Rocky Mountain Spotted Fever (RMSF)

RMSF is the most common fatal rickettsial illness in the United States.

Overall hospitalization rates are noted be at 23.4% based on aggregated reviews of case reports (Openshaw 2010.

Case fatality rate is estimated to be 5-10% overall (Biggs 2016). If treatment is delayed, case-fatality rates of 40-50% have been described for patients treated on day 8 or 9 of their illness.

Case fatality rate is highest in those over the age of 70 (Amsden 2005).

Without treatment, the case fatality rate is over 25% (Lacz 2006).

Citation: Muhammad Durrani, “Emerging Tick-Borne Illnesses: Not Just Lyme Disease Part 4 RMSF”, REBEL EM blog, November 5, 2020. Available at:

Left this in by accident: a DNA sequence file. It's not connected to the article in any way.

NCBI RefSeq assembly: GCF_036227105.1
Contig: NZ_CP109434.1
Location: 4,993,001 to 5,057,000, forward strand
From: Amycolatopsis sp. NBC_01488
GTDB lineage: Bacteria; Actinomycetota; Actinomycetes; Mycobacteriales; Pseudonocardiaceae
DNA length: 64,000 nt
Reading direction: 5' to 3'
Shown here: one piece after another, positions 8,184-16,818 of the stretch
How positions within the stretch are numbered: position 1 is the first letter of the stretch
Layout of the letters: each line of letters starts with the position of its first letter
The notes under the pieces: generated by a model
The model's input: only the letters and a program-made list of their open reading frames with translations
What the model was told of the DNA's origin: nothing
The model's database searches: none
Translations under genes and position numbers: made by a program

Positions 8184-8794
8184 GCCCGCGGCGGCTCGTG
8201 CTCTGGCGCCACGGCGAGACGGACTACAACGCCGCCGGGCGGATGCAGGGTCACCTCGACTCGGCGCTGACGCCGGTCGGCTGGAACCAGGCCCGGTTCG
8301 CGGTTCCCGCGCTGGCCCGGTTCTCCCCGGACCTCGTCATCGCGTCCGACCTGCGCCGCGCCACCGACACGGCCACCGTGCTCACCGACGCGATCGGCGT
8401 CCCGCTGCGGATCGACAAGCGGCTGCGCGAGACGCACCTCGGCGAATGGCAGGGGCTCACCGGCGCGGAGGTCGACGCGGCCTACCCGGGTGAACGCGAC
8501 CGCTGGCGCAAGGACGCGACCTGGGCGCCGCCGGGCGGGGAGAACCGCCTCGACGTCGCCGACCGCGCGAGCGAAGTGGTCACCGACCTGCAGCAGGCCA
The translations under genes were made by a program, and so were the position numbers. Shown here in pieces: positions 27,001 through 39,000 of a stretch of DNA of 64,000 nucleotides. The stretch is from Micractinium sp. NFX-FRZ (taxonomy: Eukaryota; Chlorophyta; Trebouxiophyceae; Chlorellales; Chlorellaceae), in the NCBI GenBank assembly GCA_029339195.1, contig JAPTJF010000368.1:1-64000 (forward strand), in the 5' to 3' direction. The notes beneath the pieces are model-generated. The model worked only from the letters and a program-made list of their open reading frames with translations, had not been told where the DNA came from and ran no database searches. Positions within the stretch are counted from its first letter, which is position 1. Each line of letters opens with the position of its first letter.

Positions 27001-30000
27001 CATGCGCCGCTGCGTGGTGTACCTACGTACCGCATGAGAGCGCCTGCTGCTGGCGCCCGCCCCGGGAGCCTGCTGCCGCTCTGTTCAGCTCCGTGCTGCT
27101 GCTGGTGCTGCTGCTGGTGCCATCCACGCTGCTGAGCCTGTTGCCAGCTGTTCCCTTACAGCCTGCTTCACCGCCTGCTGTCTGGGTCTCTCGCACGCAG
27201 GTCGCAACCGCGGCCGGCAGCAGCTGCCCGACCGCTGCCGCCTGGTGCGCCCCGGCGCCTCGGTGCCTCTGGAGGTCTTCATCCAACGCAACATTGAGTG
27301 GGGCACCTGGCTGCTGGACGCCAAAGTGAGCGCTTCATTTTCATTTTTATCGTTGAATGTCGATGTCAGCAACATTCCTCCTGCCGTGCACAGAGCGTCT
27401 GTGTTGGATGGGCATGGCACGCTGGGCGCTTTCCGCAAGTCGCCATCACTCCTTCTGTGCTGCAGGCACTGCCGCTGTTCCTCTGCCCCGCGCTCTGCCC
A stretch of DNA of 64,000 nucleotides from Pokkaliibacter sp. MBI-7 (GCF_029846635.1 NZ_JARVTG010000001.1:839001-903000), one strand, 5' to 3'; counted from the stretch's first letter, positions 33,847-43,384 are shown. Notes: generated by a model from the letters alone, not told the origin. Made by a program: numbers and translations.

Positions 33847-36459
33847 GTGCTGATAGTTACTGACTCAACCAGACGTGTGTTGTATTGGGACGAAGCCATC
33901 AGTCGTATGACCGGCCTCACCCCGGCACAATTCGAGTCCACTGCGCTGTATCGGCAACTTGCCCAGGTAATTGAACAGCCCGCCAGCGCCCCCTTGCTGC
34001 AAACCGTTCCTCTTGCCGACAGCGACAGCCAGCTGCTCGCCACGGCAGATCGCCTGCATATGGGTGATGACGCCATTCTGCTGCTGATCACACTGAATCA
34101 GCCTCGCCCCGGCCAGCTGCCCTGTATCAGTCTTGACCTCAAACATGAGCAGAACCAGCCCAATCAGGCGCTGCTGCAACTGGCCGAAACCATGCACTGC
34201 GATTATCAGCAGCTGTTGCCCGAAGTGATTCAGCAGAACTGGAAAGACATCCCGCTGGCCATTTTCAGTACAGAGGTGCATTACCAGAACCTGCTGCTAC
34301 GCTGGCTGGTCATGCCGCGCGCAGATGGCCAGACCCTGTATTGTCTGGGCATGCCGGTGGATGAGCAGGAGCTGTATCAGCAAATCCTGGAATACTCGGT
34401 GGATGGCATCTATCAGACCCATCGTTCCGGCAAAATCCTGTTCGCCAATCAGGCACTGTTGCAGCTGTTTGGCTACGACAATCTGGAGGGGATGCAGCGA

The CFR for untreated RMSF surprised me.

And yet another reason besides bears to stay out of the woods.

Remind me to tell some of my favorite tick stories when we can all gather unmasked to enjoy some food and drink.

Office Derm: Can You Make the Diagnosis?

A previously healthy 27 year old male comes into your office complaining of headache, muscle pain, and a rash consisting of numerous non-blanching macules on his forearms, wrists, feet, and ankles. The patient tells you that just over a week ago he went on a camping trip in Oklahoma with some of his college buddies and thinks that he may have been bitten by something.

via Office Derm: Can You Make the Diagnosis?.

Take the test.  It’s fun.  Keyword – bitten.

You should be able to make the correct diagnosis.